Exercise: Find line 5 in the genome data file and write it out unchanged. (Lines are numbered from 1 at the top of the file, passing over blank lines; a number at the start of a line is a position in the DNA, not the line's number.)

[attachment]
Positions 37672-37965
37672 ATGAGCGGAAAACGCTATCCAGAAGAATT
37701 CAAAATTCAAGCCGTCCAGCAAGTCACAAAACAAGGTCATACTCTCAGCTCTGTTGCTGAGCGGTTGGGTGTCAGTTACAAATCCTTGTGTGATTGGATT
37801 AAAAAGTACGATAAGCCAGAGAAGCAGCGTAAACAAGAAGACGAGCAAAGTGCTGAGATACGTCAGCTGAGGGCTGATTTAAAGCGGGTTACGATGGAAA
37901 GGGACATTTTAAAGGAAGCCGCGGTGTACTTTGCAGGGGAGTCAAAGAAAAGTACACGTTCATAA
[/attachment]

37901 GGGACATTTTAAAGGAAGCCGCGGTGTACTTTGCAGGGGAGTCAAAGAAAAGTACACGTTCATAA